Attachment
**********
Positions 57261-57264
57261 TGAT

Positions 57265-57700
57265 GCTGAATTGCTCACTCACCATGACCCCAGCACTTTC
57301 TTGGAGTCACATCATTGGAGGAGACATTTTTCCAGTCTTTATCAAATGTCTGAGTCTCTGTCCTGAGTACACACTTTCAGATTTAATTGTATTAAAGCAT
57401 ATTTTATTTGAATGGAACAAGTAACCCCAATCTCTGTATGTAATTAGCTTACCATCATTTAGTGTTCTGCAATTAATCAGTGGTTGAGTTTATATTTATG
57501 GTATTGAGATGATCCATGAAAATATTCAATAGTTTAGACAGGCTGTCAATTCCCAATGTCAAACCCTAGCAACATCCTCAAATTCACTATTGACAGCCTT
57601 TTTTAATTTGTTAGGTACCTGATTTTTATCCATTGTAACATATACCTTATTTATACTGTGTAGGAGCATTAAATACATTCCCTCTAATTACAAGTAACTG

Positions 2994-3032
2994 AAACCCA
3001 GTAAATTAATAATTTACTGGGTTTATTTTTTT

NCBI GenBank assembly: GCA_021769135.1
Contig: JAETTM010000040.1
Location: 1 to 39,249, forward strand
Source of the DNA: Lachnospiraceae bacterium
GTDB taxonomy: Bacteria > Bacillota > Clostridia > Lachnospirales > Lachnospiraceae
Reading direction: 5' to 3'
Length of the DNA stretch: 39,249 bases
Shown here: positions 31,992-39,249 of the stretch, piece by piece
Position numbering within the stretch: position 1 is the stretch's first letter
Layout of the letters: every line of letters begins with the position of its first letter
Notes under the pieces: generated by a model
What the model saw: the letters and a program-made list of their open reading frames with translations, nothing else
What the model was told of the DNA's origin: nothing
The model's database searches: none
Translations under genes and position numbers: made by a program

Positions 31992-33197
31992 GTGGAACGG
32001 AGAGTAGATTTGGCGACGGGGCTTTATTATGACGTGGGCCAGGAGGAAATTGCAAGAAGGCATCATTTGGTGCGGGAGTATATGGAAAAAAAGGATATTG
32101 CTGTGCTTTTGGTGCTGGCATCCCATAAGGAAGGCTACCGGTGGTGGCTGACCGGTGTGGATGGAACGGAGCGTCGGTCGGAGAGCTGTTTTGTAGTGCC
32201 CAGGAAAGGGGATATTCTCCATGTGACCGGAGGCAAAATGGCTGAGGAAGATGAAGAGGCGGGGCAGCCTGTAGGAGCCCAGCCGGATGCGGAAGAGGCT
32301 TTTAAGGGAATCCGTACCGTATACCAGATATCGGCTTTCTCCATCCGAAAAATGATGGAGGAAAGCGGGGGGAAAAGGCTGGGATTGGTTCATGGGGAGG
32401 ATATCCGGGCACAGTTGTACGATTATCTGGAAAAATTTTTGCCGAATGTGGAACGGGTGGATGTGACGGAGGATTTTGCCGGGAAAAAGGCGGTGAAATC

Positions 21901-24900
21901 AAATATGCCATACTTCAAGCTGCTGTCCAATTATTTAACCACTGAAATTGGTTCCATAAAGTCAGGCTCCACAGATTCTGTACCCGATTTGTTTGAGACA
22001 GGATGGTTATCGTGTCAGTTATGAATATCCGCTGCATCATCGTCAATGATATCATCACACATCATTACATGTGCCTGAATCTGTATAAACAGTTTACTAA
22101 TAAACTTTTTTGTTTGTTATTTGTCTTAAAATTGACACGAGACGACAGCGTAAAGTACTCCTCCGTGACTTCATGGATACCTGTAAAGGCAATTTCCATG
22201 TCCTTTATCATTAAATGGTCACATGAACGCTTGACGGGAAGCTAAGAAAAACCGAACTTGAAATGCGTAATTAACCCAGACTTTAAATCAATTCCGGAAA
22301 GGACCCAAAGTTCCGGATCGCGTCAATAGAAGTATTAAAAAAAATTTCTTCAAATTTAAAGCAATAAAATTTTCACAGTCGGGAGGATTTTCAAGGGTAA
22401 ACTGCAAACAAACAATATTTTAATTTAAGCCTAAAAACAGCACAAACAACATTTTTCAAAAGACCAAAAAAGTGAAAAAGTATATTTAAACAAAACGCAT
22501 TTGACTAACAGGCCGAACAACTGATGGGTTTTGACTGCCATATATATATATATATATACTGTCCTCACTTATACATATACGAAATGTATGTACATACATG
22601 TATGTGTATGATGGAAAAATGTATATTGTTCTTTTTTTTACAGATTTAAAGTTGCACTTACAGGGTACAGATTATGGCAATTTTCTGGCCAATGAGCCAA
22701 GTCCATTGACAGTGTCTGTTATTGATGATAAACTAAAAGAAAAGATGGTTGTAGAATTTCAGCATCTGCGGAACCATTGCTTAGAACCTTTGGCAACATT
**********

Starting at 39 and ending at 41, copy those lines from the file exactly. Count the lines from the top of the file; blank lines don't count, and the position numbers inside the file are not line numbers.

22301 GGACCCAAAGTTCCGGATCGCGTCAATAGAAGTATTAAAAAAAATTTCTTCAAATTTAAAGCAATAAAATTTTCACAGTCGGGAGGATTTTCAAGGGTAA
22401 ACTGCAAACAAACAATATTTTAATTTAAGCCTAAAAACAGCACAAACAACATTTTTCAAAAGACCAAAAAAGTGAAAAAGTATATTTAAACAAAACGCAT
22501 TTGACTAACAGGCCGAACAACTGATGGGTTTTGACTGCCATATATATATATATATATACTGTCCTCACTTATACATATACGAAATGTATGTACATACATG